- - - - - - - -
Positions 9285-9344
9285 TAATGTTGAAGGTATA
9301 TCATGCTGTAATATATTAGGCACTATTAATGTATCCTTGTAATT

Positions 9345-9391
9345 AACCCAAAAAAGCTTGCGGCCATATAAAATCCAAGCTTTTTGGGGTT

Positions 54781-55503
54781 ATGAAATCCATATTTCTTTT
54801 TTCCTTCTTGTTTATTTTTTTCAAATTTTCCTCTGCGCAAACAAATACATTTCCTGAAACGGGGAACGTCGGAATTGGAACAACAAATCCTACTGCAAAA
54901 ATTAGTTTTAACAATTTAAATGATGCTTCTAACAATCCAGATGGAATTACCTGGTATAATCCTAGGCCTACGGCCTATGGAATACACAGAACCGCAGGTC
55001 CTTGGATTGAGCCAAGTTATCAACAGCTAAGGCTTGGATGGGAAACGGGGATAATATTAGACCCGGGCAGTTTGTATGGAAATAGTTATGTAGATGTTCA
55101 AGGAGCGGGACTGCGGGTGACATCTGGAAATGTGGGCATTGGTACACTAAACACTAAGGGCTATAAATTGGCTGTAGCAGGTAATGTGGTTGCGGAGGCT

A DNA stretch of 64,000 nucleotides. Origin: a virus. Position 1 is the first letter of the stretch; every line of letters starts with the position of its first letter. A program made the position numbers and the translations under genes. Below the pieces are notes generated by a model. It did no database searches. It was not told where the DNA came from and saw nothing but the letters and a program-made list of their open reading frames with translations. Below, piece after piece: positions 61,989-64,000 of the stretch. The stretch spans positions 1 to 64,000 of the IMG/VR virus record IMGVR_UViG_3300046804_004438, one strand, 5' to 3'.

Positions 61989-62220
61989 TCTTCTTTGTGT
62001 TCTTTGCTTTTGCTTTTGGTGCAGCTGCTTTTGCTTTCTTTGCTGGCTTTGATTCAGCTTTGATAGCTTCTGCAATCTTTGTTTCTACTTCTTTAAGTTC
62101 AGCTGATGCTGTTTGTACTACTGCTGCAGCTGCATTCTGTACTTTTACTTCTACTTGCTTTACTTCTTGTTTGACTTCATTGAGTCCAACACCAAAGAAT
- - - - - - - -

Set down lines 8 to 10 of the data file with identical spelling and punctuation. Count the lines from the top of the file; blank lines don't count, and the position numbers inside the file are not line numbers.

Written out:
54801 TTCCTTCTTGTTTATTTTTTTCAAATTTTCCTCTGCGCAAACAAATACATTTCCTGAAACGGGGAACGTCGGAATTGGAACAACAAATCCTACTGCAAAA
54901 ATTAGTTTTAACAATTTAAATGATGCTTCTAACAATCCAGATGGAATTACCTGGTATAATCCTAGGCCTACGGCCTATGGAATACACAGAACCGCAGGTC
55001 CTTGGATTGAGCCAAGTTATCAACAGCTAAGGCTTGGATGGGAAACGGGGATAATATTAGACCCGGGCAGTTTGTATGGAAATAGTTATGTAGATGTTCA